Firms must have in place 'sound, effective and comprehensive' strategies, processes and systems to enable them to comply with the new operational resilience rules. The strategies, processes and systems must be proportionate to the nature, scale and complexity of the firm's activities.
Firms that outsource important business services must have a sufficient understanding of the people, processes, technology, facilities, and information that support the third party provider in its provision of services to the firm. Firms must also work with the third party service provider to set (and remain within) impact tolerances and include them in mapping and scenario testing exercises. Firms are expected to conduct due diligence on third party service providers, and satisfy themselves of that third party's operational resilience.
Firms must ensure their governing body approves, and regularly reviews, written records made in connection with the firm's compliance with operational resilience requirements. This includes identification of their firm's important business services and impact tolerances, and more broadly, formulation of the firm's operational resilience strategy.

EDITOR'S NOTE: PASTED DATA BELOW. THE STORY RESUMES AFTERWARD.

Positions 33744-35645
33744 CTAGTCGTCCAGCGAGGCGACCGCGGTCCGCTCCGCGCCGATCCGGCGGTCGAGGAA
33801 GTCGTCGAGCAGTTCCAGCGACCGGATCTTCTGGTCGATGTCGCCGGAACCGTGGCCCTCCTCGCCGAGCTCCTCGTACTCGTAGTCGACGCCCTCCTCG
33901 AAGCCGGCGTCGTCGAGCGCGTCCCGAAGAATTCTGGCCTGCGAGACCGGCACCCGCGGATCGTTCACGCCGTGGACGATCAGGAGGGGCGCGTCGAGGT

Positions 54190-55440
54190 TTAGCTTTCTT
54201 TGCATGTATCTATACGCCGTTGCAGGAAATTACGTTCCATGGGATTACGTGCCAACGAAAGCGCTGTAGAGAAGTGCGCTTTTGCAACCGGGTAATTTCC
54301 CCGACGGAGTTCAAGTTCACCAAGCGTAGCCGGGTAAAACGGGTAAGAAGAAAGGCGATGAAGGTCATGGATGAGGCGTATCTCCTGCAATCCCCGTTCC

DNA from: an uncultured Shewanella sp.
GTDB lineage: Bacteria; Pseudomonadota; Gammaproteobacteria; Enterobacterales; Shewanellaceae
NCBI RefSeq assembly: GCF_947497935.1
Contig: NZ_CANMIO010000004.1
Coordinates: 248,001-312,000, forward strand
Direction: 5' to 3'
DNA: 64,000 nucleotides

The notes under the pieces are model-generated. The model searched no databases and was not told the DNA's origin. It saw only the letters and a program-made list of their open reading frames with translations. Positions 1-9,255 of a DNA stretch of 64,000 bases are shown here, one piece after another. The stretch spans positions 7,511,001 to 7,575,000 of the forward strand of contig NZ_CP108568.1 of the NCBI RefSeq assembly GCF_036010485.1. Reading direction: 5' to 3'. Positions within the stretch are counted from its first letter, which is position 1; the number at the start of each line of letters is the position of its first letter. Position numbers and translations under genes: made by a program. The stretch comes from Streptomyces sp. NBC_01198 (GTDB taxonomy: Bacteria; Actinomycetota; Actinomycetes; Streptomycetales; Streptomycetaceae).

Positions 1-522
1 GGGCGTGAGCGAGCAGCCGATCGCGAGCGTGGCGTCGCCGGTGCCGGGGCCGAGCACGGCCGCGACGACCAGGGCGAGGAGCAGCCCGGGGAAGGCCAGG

What is the implementation deadline?
The new operational resilience requirements come into force on 31 March 2022. Firms will need to consistently remain within their impact tolerances for each important business service as soon as reasonably practicable after 31 March 2022, and by no later than 31 March 2025.
With the implementation deadline fast approaching, it is important for firms to prepare and be ready before the new rules and guidance come into force. While firms are likely to have many of the elements already in place (or in plan), it is reasonable to assume that effort and resource will need to be deployed to fully meet regulatory expectations.
The content of this article is intended to provide a general guide to the subject matter. Specialist advice should be sought about your specific circumstances.